Four men, 18 Mustangs, six months and 3,000 miles: From Mexico to Canada, the deepest backcountry in the American West. Here are their stories.
Desensitizing a mustang takes time, a long time. Even after 30 days of professional training with TIP trainers Jerry Jones and Lanny Leach the horses were very wary. They’d let you pick up their legs and move around them, but they were still in flight mode and they didn’t like (still don’t) our presence. They’ll tolerate us but given a choice they’d probably prefer never to see us again.
Having a desensitized animal during a pack trip in the back country cannot be more important. When things go wrong in the wild they usually go really wrong and having a horse that you’re not comfortable around only makes matters worse.
I like to start the desensitizing process with something small, like a flag. Most horses don’t mind having a flag on their withers, but when you begin dropping it down to their feet or lower belly they’ll get squeamish or strike out. I work real slow going from the withers to the belly and when he horse “gets squirly” I’ll take the flag back to the withers where they’re comfortable with it. I’ll go back to the squeamish spot slowly and with enough repetitions they’ll accept a flag as a nonthreatening object. Eventually, you need to work all over the horse with the flag, feet, below the tail, hind groin, essentially, everywhere.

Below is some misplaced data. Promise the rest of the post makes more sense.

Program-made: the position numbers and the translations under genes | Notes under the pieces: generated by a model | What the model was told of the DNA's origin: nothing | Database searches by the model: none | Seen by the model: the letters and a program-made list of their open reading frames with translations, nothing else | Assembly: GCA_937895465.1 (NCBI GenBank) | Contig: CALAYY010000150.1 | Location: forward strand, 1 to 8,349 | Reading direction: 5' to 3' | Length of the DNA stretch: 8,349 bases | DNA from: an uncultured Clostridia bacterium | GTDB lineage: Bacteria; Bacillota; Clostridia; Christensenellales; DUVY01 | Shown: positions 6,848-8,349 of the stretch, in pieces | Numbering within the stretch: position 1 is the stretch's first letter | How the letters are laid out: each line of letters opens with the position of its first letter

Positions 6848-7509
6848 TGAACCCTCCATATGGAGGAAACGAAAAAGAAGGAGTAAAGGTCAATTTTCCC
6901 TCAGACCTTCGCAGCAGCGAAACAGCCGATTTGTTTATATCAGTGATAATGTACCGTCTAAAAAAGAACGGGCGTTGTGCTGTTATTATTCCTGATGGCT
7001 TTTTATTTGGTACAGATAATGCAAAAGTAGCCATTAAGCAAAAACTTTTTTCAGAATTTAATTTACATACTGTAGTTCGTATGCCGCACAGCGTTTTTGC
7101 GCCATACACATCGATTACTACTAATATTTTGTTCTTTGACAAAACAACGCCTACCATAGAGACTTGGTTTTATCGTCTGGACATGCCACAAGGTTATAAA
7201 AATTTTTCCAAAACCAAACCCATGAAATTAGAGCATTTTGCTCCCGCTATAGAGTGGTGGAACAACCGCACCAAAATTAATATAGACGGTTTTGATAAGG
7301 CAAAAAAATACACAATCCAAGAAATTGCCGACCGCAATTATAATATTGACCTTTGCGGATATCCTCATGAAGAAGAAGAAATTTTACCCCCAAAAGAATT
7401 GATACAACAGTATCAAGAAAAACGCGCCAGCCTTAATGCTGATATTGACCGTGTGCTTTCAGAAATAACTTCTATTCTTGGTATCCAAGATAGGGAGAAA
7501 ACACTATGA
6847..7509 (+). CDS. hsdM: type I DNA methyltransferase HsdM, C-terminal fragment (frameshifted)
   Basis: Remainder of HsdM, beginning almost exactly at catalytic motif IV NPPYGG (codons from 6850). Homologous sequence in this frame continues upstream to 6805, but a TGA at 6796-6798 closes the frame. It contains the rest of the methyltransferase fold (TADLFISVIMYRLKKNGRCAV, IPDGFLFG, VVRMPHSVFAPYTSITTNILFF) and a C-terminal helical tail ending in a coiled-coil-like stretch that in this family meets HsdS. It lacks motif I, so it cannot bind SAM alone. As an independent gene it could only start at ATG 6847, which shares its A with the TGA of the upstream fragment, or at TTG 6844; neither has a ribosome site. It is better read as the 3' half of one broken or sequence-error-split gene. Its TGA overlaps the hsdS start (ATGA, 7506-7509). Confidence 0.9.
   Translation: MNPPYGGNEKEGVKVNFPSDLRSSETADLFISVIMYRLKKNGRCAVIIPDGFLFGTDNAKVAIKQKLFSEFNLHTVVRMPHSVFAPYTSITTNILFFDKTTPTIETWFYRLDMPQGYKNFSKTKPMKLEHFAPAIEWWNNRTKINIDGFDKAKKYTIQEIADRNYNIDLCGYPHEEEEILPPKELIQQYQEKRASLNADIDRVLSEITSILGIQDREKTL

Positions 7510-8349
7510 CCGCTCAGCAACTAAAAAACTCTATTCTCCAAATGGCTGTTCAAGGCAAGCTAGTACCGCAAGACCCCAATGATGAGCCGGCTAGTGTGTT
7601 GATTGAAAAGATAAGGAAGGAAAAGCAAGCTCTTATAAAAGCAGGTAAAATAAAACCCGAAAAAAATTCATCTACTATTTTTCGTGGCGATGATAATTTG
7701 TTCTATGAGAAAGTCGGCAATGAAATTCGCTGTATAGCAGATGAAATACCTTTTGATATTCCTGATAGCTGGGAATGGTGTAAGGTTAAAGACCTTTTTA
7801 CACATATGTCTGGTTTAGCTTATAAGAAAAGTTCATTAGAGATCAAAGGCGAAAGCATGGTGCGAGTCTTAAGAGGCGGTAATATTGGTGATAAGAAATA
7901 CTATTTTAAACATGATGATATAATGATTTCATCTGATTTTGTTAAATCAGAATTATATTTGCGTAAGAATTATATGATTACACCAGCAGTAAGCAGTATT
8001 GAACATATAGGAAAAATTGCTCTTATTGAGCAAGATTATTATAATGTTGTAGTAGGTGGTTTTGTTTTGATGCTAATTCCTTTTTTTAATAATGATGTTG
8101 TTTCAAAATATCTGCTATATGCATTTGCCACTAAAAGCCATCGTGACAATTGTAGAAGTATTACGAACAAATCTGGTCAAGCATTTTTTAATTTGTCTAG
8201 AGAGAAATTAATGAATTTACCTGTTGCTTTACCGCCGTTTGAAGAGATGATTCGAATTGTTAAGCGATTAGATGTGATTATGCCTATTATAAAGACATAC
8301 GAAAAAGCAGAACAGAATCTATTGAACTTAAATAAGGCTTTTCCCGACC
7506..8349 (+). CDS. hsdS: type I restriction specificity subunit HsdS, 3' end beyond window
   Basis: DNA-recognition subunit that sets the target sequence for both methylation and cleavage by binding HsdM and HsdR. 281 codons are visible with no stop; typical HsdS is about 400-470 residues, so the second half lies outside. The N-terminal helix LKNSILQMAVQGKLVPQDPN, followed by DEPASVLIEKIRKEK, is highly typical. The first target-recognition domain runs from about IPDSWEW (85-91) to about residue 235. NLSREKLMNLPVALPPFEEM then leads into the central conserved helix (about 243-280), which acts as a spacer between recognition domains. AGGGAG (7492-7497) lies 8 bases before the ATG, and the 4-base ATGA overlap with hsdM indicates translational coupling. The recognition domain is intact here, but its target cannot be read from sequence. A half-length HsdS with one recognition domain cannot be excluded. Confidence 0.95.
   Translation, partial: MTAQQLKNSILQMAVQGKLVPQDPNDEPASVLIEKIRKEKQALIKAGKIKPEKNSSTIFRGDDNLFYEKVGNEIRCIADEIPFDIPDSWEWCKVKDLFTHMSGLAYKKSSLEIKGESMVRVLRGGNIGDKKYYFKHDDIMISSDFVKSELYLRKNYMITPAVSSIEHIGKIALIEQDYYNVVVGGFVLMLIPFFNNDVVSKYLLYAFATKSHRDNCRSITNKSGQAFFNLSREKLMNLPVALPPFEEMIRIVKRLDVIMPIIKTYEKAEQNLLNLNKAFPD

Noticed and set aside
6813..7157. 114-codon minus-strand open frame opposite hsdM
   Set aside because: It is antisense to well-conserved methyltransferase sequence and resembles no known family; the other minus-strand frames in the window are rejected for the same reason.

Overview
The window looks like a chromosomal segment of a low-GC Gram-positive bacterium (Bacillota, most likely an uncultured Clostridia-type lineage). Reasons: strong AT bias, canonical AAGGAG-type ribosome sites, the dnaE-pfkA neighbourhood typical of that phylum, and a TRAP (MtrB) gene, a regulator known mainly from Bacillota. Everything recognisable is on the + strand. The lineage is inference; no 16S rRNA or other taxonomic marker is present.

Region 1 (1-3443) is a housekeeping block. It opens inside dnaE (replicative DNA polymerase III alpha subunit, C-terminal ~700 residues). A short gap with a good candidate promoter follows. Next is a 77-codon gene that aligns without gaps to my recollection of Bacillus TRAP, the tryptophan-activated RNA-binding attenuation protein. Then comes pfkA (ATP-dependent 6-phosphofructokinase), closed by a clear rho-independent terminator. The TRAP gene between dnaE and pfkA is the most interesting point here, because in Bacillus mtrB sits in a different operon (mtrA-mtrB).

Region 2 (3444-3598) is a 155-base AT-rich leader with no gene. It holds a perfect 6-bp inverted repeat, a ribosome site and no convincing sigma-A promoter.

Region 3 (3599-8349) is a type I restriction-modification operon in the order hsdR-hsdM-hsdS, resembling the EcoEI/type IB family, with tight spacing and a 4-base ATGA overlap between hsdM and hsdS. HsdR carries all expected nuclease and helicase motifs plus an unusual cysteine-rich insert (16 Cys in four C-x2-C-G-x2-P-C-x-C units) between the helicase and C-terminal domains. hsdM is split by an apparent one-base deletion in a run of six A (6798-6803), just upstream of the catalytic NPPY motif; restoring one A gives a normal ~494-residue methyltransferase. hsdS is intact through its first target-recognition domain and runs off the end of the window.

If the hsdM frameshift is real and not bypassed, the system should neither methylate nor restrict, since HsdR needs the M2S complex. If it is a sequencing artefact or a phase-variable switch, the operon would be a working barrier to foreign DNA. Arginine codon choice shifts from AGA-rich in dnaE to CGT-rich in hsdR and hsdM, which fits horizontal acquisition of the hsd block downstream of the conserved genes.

I wait until the horse is comfortable with the flag before moving on to more scary objects. Other horsemen, many much better than I, go to bigger objects faster because if your horse accepts a tarp it will surely take a flag. I’ll follow the same steps as with the flag but with increasingly scarier objects such as a rope, then a slicker, then a tarp. The ultimate goal is to have my horse relaxed with any type of object on any part of its body. This is a goal that takes time with mustangs, but is achievable.
I like to do this exercise at the beginning of the training session and at the end. It’s a lot easier to desensitize a horse when its winded than when its fresh. If you can take a fresh horse and start throwing tarps over its head while it stands, then your horse is pretty desensitized. This will serve you well when out on the trail, your slicker comes off one side of your saddle strings and dangles on the side of your horse. If your horse is desensitized, its no big deal to have the tarp flapping. If your horse blows up and runs you off a cliff, then you’ll wish you spent more time getting him used to objects.
Desensitizing a trail horse to different objects is one of, if not the, most important things to do for the safety of yourself and your stock.
For more information on the Unbranded trip, visit unbrandedthefilm.com.